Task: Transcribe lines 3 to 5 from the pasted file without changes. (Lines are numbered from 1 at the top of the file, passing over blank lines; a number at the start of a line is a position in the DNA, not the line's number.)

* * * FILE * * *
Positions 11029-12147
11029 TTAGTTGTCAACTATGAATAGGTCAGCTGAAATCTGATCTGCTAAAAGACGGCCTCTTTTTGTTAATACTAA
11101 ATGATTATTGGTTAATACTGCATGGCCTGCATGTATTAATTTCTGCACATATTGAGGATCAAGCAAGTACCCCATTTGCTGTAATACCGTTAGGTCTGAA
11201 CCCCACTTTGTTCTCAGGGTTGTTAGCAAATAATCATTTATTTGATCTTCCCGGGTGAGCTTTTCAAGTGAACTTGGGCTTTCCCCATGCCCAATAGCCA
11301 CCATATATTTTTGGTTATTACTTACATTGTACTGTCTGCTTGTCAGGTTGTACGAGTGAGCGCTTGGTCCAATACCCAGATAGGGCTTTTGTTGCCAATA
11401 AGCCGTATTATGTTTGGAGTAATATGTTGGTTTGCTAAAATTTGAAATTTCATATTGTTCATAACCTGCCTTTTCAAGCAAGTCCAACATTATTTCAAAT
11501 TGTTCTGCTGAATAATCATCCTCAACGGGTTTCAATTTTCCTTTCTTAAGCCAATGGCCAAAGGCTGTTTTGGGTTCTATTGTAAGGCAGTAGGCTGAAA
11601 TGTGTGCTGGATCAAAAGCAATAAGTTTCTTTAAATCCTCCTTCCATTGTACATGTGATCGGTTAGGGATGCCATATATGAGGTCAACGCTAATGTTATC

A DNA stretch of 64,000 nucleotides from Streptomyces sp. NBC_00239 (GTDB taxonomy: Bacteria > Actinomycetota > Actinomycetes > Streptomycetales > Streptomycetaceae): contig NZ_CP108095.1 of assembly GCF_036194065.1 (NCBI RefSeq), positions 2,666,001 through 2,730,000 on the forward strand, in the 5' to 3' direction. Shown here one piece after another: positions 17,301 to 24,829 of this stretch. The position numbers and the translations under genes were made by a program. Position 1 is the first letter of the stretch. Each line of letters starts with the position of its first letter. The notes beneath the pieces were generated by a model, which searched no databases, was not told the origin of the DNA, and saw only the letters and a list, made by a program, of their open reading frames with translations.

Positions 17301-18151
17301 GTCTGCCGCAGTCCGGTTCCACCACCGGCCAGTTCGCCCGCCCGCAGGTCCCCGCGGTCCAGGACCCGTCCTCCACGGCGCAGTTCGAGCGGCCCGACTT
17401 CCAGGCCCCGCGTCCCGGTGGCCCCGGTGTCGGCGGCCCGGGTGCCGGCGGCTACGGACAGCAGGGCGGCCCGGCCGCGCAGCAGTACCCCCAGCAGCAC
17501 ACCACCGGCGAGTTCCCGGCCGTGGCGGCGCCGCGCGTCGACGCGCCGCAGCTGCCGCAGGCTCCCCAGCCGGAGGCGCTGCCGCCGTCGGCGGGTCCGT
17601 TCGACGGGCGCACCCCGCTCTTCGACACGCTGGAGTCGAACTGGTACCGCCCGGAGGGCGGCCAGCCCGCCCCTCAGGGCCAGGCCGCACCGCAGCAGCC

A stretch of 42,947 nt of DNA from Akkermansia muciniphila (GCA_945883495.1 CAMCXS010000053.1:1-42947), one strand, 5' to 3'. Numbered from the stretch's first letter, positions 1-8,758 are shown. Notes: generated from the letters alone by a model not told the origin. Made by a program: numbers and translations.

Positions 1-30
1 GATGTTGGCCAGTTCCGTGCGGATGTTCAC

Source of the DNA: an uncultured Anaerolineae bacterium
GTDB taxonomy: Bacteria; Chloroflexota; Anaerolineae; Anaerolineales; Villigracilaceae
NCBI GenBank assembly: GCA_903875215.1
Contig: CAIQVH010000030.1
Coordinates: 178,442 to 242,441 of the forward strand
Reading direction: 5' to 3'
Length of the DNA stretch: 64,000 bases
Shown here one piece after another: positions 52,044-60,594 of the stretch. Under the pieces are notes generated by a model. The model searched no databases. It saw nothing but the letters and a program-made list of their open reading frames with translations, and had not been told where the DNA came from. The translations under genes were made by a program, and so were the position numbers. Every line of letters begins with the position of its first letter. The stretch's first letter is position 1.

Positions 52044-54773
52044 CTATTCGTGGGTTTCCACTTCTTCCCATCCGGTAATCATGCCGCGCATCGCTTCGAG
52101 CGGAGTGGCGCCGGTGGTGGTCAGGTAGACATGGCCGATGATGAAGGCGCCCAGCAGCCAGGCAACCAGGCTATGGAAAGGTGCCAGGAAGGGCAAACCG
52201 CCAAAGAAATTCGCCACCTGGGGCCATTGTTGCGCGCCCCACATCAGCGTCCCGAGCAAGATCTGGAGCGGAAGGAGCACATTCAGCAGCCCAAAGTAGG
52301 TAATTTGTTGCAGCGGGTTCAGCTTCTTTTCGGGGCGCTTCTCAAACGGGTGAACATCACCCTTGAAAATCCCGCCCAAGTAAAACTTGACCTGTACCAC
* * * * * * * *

11101 ATGATTATTGGTTAATACTGCATGGCCTGCATGTATTAATTTCTGCACATATTGAGGATCAAGCAAGTACCCCATTTGCTGTAATACCGTTAGGTCTGAA
11201 CCCCACTTTGTTCTCAGGGTTGTTAGCAAATAATCATTTATTTGATCTTCCCGGGTGAGCTTTTCAAGTGAACTTGGGCTTTCCCCATGCCCAATAGCCA
11301 CCATATATTTTTGGTTATTACTTACATTGTACTGTCTGCTTGTCAGGTTGTACGAGTGAGCGCTTGGTCCAATACCCAGATAGGGCTTTTGTTGCCAATA